REVIEW: Gender in Genre

By Press Room Contributor Bridget Lutherborrow

Friday – 3:30pm – 4:30pm, Elderly Citizen’s Centre

There’s always a certain awkwardness at a roundtable. The moderators and artists talking amongst themselves while fishing for ways to include everyone else. People take a while to warm up to each other. So it was sitting in on the Gender and Genre roundtable in the Elderly Citizens Centre on Friday afternoon, which – unlike some of the roundtable discussions this festival – really was at a table and really was round-ish.

We’re introduced to Tom Albert and A.E. Doolan. Tom is a writer and performer working in cabaret and theatre, while Doolan is a writer of speculative fiction that explores overlooked genders and sexualities. Tom opens the discussion by asking for a definition of genre. Is it separate from literature? At this time it’s really useful to have festival co-director Sian in the room because everyone else is being shy. Sian says she thinks of genre fiction and literature as disparate things. But there’s a general consensus that literary fiction is it’s own genre as well. We discuss expectations and how being able to categorise things is really great for selling books, but as writers we need to be aware of how genre can work for us.

There’s a lot of sexism not only within genre writing, but in the fandoms surrounding it. Doolan gives the example that googling women in Star Trek brings up sexiest women lists, while googling men brings up character analysis. There are genre fans who come across Doolan’s work and get angry about the stories she tells, despite being up front about what she writes. Some genre fans feel a certain ownership over the conventions of their favoured form and get up in arms about “social justice” writing.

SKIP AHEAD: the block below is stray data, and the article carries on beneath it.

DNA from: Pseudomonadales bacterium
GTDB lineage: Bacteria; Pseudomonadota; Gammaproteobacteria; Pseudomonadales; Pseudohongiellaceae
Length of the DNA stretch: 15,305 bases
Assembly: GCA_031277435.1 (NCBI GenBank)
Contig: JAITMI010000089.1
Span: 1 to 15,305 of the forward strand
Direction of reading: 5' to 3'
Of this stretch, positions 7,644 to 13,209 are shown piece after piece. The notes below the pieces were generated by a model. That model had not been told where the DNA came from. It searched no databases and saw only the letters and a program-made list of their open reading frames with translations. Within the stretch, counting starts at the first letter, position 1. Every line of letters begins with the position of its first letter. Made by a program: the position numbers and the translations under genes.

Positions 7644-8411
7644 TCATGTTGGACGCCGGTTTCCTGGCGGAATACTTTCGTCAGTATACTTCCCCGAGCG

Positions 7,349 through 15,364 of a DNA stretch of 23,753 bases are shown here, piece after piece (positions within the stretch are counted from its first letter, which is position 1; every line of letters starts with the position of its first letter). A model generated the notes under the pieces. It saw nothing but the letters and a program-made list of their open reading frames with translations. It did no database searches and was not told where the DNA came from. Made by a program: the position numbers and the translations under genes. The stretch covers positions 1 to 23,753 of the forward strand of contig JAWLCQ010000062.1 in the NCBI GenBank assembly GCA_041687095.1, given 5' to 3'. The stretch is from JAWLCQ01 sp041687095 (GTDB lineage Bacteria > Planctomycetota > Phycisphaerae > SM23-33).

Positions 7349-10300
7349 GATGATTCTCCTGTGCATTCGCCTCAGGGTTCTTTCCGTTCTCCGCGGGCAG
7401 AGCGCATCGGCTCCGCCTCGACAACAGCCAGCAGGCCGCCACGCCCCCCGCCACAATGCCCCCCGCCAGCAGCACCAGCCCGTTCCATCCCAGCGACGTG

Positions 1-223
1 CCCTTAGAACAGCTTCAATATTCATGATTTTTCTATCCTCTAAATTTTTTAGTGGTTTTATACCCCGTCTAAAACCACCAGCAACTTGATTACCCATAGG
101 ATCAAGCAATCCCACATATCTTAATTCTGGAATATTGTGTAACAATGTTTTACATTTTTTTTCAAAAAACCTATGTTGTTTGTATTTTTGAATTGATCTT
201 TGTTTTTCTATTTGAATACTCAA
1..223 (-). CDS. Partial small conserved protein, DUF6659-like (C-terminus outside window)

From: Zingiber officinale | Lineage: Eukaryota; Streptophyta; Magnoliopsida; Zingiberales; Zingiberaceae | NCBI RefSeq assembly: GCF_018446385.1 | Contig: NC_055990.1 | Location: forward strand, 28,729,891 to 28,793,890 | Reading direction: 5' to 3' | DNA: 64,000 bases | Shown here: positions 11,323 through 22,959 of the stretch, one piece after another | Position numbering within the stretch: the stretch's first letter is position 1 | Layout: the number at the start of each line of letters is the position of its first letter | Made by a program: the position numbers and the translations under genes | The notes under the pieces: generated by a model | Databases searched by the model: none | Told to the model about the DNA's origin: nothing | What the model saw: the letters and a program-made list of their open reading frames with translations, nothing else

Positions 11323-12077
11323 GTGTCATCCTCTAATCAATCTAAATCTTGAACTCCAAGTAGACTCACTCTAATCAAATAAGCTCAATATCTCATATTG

Over the course of the hour the rest of the table begin to join in. One participant notes how weird it is when people write about aliens and still default to binary genders. In a genre that can invent whole worlds, why do people return to the same constraints of mainstream society? Doolan notes that even switching things up can be lazy. Using overdone tropes but changing the gender is often no more satisfying a narrative.

Another participant (who from some careful stalking is NYWF artist Sarah Gates) asks if there are other genres we can discuss. The issues surrounding gender in more realist genres are often quite different to speculative ones. Romance writing, for instance, is widely written, read and marketed to women. Doolan notes that romance is often not taken very seriously. This is a problem with a lot of genre writing, but with realist genres the divide between what’s romance or women’s fiction and what’s literature can come down to the gender of the person who wrote it. As the resident romance expert, Sarah notes here that the romance writing community itself is extremely positive, providing a safe space to work through issues of gender.

We round out the session by discussing how criticising something doesn’t mean you can’t like it. In a room full of open-minded genre fans this isn’t a surprising takeaway. For a crowd like this, it would be impossible to like anything if it meant you couldn’t be critical. But being discerning is a tool for better writing, especially when breaking out of genre conventions is easier said than done.

It took a while for this discussion to warm up, but by the end it felt like some headway had been made. This topic could have worked well as a panel, with more speakers more strongly representing different genres. But the roundtable format, as awkward as it can be, does reflect one of the great joys of NYWF – that programmed and unprogrammed writers occupy the same space. What was possible here was for a larger number of people to share their expertise. Be that in publishing or comics, lived experience or fandom. When it comes to the topics of both gender and genre there is so much more we can learn from talking to each other.